by Trevor Whenham - 05/31/2006
Do you bet on Nascar? Why not? The Nextel circuit is almost halfway through the Race to the Chase (26 races that determine the 10 drivers who get to take a shot at the championship), so the contenders have been identified and the pretenders know who they are. They run almost every week, so there are plenty of opportunities to bet, and enough consistency to make some money. If you're not into Nascar (and you should be), here's a look at the 12 drivers in the strongest position to grab a coveted spot in the Top Ten:
Jimmie Johnson - The current points leader has been having his way with the rest of the competitors this year. He has won four races (though one, the All Star Challenge, was a non-points race). He won the biggest race of the year for the fans, the Daytona 500, to start the season. He has won from the front of the grid twice, but he's also shown he can come from way back, winning the Aaron's 499 from the 16th position. Besides having the most wins, he has the most top tens and the most top fives. He might not hold the lead all year, but he'll add more wins, and he's a shoe-in for the Chase. He's at short odds every week.
Tony Stewart - The bad boy of Nascar is back in the mix yet again. He's won just once this year, but he strung together a nice streak of four top three finishes. He's been inconsistent in qualifying, grabbing a pole once, but also starting lower than 30th twice. When Stewart is on his game he's always dangerous.
Matt Kenseth - He's sitting neck and neck with Stewart. Like Stewart, he has just one win on the season, but it was very impressive. He won the Auto Club 500 despite starting in 31st position. He doesn't qualify particularly well, but he's aggressive on race day and gets the most out of his car. Like Johnson and Stewart, Kenseth is running well and has enough of a cushion that he should be in the Chase picture by the end of the season.
Mark Martin - The elder statesman of Nascar is impossible not to like. He's 47 and he initially wasn't even supposed to be racing in the Nextel Cup this year, but he's running like he's a man half his age right now. He hasn't won a race yet (though he came very close in the Golden Corral 500), but he's qualified well and he's made the most of it. There is nothing flashy about his driving style, and he is unlikely to win more than a race or two, but he's steady and dependable and he'll be in the Chase at the end. He'd be doing even better if other guys didn't keep wrecking him through no fault of his own.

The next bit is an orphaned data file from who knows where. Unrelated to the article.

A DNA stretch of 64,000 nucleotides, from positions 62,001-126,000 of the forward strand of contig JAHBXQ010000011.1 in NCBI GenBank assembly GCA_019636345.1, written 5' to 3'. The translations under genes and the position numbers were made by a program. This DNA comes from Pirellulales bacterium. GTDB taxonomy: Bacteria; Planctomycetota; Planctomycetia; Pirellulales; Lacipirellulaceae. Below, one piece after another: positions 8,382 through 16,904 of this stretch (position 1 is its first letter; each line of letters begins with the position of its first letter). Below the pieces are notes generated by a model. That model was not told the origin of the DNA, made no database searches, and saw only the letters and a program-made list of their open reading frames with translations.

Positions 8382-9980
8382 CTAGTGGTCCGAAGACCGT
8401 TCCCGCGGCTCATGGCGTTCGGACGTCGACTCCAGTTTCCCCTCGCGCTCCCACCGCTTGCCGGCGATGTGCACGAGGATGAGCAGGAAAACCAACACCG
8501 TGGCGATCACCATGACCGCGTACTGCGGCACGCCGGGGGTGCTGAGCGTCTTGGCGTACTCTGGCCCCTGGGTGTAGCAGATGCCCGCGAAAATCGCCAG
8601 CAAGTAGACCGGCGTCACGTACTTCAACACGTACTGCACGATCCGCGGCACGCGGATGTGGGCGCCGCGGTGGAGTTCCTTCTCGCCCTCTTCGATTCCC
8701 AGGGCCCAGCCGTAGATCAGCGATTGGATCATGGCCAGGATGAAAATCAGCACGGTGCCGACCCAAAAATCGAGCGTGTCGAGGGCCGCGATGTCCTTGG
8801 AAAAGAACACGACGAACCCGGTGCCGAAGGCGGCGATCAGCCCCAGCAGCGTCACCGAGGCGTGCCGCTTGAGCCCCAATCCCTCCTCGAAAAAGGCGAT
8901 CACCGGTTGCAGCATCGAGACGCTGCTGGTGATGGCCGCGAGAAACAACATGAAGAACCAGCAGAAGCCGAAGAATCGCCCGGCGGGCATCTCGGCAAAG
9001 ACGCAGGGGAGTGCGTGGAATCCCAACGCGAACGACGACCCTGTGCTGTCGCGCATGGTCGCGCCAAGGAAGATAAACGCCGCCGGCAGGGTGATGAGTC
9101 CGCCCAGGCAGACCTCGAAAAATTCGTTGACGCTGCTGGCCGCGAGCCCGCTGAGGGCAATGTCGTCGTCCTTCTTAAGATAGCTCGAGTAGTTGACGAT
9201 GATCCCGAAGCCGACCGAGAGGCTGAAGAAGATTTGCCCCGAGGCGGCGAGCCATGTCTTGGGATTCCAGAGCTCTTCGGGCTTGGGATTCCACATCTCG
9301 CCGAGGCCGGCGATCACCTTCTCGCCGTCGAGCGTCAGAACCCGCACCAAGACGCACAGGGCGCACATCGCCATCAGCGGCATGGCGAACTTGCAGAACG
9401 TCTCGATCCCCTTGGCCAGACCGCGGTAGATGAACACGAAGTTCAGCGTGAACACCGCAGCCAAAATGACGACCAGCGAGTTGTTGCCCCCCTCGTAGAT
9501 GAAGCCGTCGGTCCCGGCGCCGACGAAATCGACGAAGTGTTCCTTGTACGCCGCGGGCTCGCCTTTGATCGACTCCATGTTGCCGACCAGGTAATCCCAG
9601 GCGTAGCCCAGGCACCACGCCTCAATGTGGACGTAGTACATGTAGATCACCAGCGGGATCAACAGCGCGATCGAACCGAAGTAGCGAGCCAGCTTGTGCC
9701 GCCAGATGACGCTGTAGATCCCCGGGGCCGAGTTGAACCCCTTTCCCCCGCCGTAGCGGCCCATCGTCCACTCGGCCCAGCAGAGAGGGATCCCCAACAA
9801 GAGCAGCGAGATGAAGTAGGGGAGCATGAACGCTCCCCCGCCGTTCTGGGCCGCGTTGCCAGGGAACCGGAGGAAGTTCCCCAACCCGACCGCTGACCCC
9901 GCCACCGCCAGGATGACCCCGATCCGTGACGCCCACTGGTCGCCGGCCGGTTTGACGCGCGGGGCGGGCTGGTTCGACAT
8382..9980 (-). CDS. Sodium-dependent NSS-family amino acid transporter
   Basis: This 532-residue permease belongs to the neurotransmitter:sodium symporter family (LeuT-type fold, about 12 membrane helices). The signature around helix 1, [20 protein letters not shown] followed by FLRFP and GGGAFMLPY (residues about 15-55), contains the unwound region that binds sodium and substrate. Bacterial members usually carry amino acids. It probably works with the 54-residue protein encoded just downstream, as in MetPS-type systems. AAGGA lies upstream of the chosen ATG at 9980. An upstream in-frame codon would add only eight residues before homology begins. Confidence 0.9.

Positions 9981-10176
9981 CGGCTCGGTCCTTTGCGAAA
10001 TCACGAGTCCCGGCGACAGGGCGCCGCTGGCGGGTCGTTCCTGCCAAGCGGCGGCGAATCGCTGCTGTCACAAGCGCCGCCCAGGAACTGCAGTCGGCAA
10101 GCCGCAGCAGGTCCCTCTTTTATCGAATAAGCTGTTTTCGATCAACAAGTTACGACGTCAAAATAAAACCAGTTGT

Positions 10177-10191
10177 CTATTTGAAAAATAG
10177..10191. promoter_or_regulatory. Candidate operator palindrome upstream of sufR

Dale Earnhardt, Jr. - There is obviously no bigger name than the man behind the wheel of the No. 8 car. He's got a win this year and five more top tens. He hasn't given himself good starting positions, cracking the top ten just twice and never threatening for a pole position, but he overcomes that on race day with a bit of the Earnhardt magic. He's not always a good bet to win, and he's been shuffling his team trying to make it work for him, but he has the resources, the talent and the name to be there for the Chase. He's consistently been offering juicy prices, too.
Jeff Gordon - He's the great divider in Nascar - either you love him or you hate him. There's no middle ground. He's a California pretty boy, which doesn't fly in the Nascar heartland, but he can drive like a demon. He won the Gatorade Duel 2, which isn't an official event, but he's yet to cross the finish line first in a points race, despite leading plenty of laps and finishing second twice. He went through a rough four-race streak a few weeks back, but two straight strong showings will have fans excited.
Kyle Busch - He's a magnet for trouble. He consistently puts himself in a position to win, then finds almost unbelievable ways to get knocked out. Truly bizarre. He's still managed three top five finishes, and he's bound to win one eventually, because a guy can't have luck like this for ever. He's running well and he offers a good price. He just turned 21 and this is only his second year on the Cup, so he'll be in lots of Chases even if he doesn't hold on to his spot this time out.
Kasey Kahne - He's the king of qualifying. He's snagged four poles, and has been near the front on a bunch of other occasions. He's turned two of those poles into wins as well, so he can bring it on race day. He has a real go-for-broke attitude, either finishing near the front or flaming out early. He's grabbed two straight poles, but his last four races have been disastrous. He's due for another breakout soon, because he's got the talent and the car to win again this year. He'll be dangerous if he makes the Chase (which he almost certainly will). A win this past weekend at the Coca-Cola 600 has him on the right track.
Kevin Harvick - Harvick either finishes in the top seven, or he crashes. He won the Subway Fresh 500 and he should have won the Crown Royal 400 two weeks later. He led 272 laps, but couldn't hold on and finished third. True to form he crashed early the next week. He's by no means a lock for the Chase because of his lack of consistency, but he is certainly a threat to win on any week. In other words, he's the kind of guy that drives bettors crazy.
Jeff Burton - He's holding on to the final qualifying spot for now, but just barely. The year has had its highlights, but it hasn't been consistently pretty by any means. He qualified no higher than 18th in seven straight races, and he has led just one lap in the last 11 races. He's finished no higher than fourth all year. He has the talent to win, but doesn't seem to have the car or the luck to pull it together this year. He can obviously still make the Chase, but it's far from a sure thing.